It can be hard to wake up for classes every day and study for exams if you aren’t sure they’re leading you to where you want to be. And believe me, I know it’s terrifying to worry about whether or not you’re in the right major, thinking things like, “Will I be able to get a job in my field? What if I end up hating it? What if I’m overlooking the job I’m meant for? How can I succeed if I’m not even learning the right stuff? I’m going to fail at life. Where’s a corner? I’ll just curl up and give up now.”

Stop that. You’re going to be fine. You’re already fine!

I have some suggestions to help you find your passion/niche/métier. Leo Babauta wrote a brilliant, in-depth guide on the topic and if you have time (he suggests taking at least half an hour for some of the steps) you should definitely follow it. You could also head over to the Center for Career Opportunities (Young Hall, room 132) and take a personality assessment to see whether your character seems to match your major.

But to get you started, here are some probing questions to ask yourself:

-What are you good at?
-What do you read about? Where does your mind wander?
-What has been your favorite project to work on for school? Any group projects?
-Think of yourself five years ago. What skills have you developed since then? In what areas are you more confident and competent?
-Think of the last time somebody told you you’re good at something. What was it?
-Do you keep a journal? If you do, look through it for inspiration.
-What was your favorite toy as a kid? Why? What did you love to do in your free time? Do you still love it?
-What are your current obsessions? What can’t you get enough of?
-What inspires you?
-What makes you feel like yourself?

Additional awesome points if your passion includes elements of danger.
Additional awesome points if your passion includes elements of danger.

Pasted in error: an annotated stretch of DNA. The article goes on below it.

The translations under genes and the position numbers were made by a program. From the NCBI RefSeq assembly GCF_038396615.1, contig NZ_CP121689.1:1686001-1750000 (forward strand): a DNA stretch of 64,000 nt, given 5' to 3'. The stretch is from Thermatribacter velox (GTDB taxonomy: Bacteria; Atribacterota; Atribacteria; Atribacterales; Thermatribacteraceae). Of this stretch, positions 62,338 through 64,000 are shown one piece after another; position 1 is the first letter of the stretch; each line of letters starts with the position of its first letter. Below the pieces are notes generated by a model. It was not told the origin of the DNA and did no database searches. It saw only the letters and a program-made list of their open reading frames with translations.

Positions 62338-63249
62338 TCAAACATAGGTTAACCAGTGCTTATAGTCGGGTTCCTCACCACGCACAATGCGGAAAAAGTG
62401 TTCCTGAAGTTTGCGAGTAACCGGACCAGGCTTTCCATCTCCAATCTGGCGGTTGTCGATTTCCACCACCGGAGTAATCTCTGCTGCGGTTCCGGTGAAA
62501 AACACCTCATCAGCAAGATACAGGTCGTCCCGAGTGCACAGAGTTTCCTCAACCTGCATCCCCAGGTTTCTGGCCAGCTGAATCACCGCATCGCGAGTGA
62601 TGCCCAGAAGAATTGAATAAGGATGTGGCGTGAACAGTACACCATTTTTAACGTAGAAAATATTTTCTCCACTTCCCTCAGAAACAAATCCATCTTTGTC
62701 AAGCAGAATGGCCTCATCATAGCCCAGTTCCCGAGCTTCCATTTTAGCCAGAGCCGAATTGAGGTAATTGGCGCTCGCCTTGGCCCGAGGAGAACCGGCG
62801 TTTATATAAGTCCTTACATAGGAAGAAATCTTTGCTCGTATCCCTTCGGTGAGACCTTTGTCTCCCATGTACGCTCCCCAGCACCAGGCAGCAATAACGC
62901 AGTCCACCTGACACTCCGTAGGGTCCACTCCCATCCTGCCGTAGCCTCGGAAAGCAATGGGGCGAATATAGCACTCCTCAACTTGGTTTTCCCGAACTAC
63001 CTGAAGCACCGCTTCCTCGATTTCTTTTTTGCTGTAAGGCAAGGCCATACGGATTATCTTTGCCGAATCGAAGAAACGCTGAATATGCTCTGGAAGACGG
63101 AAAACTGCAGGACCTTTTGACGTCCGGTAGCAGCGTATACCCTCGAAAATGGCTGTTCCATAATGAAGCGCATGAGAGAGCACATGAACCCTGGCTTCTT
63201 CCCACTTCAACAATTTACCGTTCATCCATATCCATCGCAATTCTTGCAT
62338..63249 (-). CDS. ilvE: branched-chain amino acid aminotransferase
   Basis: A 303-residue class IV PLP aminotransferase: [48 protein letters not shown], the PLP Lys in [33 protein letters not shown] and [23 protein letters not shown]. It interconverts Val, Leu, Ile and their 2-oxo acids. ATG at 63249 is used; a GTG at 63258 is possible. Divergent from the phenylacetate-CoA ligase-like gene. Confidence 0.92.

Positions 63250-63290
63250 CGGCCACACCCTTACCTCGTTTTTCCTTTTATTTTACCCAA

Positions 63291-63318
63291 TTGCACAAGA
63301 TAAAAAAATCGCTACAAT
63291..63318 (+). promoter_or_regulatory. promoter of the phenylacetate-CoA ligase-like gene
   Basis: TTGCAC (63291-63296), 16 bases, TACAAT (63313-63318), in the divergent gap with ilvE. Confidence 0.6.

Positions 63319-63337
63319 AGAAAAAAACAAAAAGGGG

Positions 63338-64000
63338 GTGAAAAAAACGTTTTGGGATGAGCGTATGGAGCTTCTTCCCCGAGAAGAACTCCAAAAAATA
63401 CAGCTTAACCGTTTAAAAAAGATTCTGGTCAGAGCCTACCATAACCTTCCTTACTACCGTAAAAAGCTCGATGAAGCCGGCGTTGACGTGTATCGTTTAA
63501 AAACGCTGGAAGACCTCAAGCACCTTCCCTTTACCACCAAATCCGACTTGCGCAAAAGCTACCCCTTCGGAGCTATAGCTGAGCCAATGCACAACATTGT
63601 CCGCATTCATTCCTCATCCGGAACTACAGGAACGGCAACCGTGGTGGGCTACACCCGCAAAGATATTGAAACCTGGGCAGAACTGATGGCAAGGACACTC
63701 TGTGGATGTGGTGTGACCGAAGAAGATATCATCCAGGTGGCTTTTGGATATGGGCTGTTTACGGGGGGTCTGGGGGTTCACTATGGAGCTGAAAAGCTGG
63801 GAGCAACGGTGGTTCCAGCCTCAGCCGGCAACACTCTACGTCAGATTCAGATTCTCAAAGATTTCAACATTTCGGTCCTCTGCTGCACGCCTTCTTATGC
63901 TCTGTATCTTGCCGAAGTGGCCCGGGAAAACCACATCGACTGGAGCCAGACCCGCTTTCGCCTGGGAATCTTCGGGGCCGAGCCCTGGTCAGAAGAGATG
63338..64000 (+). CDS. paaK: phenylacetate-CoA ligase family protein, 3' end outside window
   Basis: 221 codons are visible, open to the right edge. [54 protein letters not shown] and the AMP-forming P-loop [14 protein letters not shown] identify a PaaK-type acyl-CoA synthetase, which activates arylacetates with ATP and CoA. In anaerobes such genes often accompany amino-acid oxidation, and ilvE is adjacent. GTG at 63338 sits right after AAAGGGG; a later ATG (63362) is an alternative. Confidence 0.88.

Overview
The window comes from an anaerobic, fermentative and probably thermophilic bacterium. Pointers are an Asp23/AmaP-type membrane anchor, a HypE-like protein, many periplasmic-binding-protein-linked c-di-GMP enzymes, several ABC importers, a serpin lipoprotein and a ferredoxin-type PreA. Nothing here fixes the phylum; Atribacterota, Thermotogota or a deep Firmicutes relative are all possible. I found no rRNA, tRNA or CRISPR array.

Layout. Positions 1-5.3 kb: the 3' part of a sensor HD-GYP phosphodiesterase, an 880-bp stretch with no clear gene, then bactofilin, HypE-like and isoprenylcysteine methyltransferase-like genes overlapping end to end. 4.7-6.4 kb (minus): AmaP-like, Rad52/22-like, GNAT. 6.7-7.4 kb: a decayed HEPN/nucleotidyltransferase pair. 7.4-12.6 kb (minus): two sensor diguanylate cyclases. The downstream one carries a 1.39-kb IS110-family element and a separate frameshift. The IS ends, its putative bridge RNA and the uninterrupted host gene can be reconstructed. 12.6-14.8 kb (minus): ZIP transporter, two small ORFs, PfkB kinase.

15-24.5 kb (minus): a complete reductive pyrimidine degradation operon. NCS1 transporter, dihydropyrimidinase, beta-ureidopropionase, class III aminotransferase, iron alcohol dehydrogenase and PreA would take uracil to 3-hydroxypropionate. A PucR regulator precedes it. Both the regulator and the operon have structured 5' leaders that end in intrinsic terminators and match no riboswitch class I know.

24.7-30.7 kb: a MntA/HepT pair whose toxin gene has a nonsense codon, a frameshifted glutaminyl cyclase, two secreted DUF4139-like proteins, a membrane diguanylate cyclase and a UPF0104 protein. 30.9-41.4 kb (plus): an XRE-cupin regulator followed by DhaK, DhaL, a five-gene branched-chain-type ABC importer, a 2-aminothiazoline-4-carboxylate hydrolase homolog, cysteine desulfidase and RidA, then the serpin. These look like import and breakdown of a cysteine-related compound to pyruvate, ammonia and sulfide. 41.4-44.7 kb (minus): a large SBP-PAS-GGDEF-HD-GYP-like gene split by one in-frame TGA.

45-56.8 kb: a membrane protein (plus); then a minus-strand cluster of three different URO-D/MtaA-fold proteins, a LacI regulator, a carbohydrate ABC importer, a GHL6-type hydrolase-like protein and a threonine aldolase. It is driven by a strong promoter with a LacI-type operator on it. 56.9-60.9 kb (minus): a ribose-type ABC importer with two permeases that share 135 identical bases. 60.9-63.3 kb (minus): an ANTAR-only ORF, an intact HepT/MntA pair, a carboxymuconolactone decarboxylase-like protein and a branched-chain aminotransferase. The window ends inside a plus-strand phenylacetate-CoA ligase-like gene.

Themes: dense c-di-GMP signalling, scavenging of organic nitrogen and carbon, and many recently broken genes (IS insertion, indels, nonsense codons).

Of course, the best way to find what you love is to try as many things as you can. College is probably the best time for this, with such various organizations and students on campus; clubs are holding callouts right and left. Although it’s perfectly understandable to attend as many as you can (free pizza! Woo hoo!), try stickling with one or two for longer than the callout.

You could explore a new area every week without exhausting the possibilities, but you should spend adequate time in each area. Talk to experts in different fields; learn as much as you can about why they love their work and what it entails. When you’re ready, try things for yourself. You may not like everything you try, or be very good at it, but as J.K. Rowling said, “It is impossible to live without failing at something, unless you live so cautiously that you might as well not have lived at all — in which case, you fail by default.”

So get out there and start discovering your passion! Who knows what you’ll find?

What You Need to Know About Having a Roommate

getting along with roommates

This weekend you’ll be receiving your housing assignment (if you haven’t already!), which means you’ll know who your roommate will be for the 2013-2014 school year.

Okay cool. Now what?

When the semester starts, you and your new roommate will discuss and sign a roommate agreement form given to you by your RA. You might want to think about your preferences in advance, so here are the topics:

Sleeping
Is it okay to have music on? What time will you go to bed and wake up during the week? What about on weekends? How many times is acceptable to hit the snooze button?

Studying
Is it okay to have the TV on? When will you be studying? Do you prefer absolute silence? Is it okay to have group study sessions in the room?

Shared vs. Private Belongings
Who can use your TV, DVDs, refrigerator, microwave, printer, gaming systems, etc.? Will you share these things with guests?

Condition of the Room
What does “clean” mean to you? Who cleans or vacuums? When? What’s a comfortable room temperature for you? Do you prefer having the windows open or closed?

Guests